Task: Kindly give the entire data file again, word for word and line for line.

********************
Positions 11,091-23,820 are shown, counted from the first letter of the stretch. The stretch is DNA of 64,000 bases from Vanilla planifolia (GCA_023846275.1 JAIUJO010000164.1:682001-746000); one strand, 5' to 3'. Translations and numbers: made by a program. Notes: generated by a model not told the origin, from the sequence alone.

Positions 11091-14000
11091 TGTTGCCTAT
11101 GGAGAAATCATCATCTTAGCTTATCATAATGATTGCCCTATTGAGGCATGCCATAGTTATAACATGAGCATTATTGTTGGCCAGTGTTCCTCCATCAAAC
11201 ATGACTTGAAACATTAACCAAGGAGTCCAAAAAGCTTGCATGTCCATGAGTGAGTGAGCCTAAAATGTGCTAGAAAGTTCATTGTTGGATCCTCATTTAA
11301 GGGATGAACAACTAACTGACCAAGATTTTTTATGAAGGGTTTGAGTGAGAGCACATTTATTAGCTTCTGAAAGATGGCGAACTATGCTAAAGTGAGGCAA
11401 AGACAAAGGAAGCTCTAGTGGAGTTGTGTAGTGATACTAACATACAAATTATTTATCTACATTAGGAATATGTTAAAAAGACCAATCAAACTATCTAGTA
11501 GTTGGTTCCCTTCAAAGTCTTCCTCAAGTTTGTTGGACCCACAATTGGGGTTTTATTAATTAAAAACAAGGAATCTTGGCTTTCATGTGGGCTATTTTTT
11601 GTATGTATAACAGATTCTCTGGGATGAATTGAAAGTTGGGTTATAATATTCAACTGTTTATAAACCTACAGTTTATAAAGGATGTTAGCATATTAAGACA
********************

Positions 11,091-23,820 are shown, counted from the first letter of the stretch. The stretch is DNA of 64,000 bases from Vanilla planifolia (GCA_023846275.1 JAIUJO010000164.1:682001-746000); one strand, 5' to 3'. Translations and numbers: made by a program. Notes: generated by a model not told the origin, from the sequence alone.

Positions 11091-14000
11091 TGTTGCCTAT
11101 GGAGAAATCATCATCTTAGCTTATCATAATGATTGCCCTATTGAGGCATGCCATAGTTATAACATGAGCATTATTGTTGGCCAGTGTTCCTCCATCAAAC
11201 ATGACTTGAAACATTAACCAAGGAGTCCAAAAAGCTTGCATGTCCATGAGTGAGTGAGCCTAAAATGTGCTAGAAAGTTCATTGTTGGATCCTCATTTAA
11301 GGGATGAACAACTAACTGACCAAGATTTTTTATGAAGGGTTTGAGTGAGAGCACATTTATTAGCTTCTGAAAGATGGCGAACTATGCTAAAGTGAGGCAA
11401 AGACAAAGGAAGCTCTAGTGGAGTTGTGTAGTGATACTAACATACAAATTATTTATCTACATTAGGAATATGTTAAAAAGACCAATCAAACTATCTAGTA
11501 GTTGGTTCCCTTCAAAGTCTTCCTCAAGTTTGTTGGACCCACAATTGGGGTTTTATTAATTAAAAACAAGGAATCTTGGCTTTCATGTGGGCTATTTTTT
11601 GTATGTATAACAGATTCTCTGGGATGAATTGAAAGTTGGGTTATAATATTCAACTGTTTATAAACCTACAGTTTATAAAGGATGTTAGCATATTAAGACA